Senate Majority Leader Mitch McConnel (R-KY) has conceded that there is enough Republican resistance in the Senate to block Trump’s border emergency declaration. To be clear, McConnell is still firmly in the president’s camp and, despite early trepidation, has been supportive of the declaration. But he can’t hold back the swelling tide.
So how did we get here? Kentucky Senator Rand Paul, who is known for his libertarian leanings, has announced that he will support efforts to block funding. So too will three moderate Republicans: Susan Collins of Maine, Lisa Murkowski of Alaska, and Thom Tillis of North Carolina.
Assuming that Democrats and their allies can present a united front with 47 votes, those four Republican votes will be enough to pass a resolution. With the House firmly under Democratic control, they will almost certainly pass a resolution to block the emergency declaration.
So what will happen next? Trump will cast his first veto, itself a major milestone for his administration. The House will then almost certainly vote to override the veto. However, unless there are mass GOP defections, the Senate won’t vote to override the veto.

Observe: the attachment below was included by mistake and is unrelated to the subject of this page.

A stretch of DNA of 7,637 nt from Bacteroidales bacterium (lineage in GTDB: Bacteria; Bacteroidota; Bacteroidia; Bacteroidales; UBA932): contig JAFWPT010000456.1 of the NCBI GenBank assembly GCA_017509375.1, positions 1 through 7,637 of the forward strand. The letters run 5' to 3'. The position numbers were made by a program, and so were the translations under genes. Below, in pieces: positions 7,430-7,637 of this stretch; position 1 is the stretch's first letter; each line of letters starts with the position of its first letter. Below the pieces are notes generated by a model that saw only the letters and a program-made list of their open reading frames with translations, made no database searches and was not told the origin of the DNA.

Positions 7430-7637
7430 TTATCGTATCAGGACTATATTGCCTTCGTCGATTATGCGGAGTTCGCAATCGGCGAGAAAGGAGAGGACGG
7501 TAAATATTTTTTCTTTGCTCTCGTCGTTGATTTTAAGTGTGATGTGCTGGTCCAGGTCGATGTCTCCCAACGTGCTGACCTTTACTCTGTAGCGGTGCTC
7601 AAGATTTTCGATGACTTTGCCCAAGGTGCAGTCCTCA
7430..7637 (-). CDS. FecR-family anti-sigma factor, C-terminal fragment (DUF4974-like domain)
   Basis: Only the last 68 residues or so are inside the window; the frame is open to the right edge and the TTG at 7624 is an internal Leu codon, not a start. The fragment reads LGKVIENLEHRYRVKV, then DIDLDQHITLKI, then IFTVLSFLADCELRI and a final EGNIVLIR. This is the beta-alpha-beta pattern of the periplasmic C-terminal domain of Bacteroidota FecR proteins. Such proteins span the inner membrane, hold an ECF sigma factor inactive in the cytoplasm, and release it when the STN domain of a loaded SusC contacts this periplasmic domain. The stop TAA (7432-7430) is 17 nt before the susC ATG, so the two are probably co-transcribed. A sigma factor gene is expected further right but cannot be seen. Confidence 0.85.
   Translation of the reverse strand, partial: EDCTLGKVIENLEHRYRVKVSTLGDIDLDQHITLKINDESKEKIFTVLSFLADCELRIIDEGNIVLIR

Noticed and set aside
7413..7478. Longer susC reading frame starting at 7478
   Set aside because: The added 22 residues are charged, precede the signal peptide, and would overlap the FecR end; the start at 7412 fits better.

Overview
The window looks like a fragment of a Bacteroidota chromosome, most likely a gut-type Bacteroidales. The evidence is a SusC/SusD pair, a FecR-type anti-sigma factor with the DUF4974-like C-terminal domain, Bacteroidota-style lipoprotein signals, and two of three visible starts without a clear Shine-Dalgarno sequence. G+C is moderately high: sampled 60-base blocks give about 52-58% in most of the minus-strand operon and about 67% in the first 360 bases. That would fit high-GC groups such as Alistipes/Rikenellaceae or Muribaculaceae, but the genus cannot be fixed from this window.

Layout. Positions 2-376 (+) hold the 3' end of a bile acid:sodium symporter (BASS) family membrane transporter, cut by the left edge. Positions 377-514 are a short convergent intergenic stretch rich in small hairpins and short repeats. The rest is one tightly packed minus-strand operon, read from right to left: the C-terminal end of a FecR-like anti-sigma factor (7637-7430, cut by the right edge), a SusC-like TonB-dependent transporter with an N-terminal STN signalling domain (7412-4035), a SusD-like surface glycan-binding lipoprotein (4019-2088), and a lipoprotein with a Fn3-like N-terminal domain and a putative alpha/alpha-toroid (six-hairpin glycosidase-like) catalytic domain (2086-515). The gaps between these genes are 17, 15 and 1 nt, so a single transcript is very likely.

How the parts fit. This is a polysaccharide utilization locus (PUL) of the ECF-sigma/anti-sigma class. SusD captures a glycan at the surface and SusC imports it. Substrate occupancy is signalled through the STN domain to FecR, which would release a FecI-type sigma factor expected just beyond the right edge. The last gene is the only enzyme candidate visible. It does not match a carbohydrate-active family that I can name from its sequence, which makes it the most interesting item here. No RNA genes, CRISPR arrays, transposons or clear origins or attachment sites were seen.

Most likely, Congress will fail in its efforts to overturn President Trump’s emergency declaration. Still, the efforts could strengthen already emerging legal challenges. Under the Constitution, Congress alone has the sole ability to set funding. The president can shuffle funding around in the face of an emergency, but this has generally been viewed as a stopgap until Congress can step in and allocate funding.
By rejecting the president’s declaration, Congress will send a message loud and clear that it does not approve of the funding appropriations. This, in turn, could strengthen claims that the president is acting unconstitutionally in his efforts to divert funding.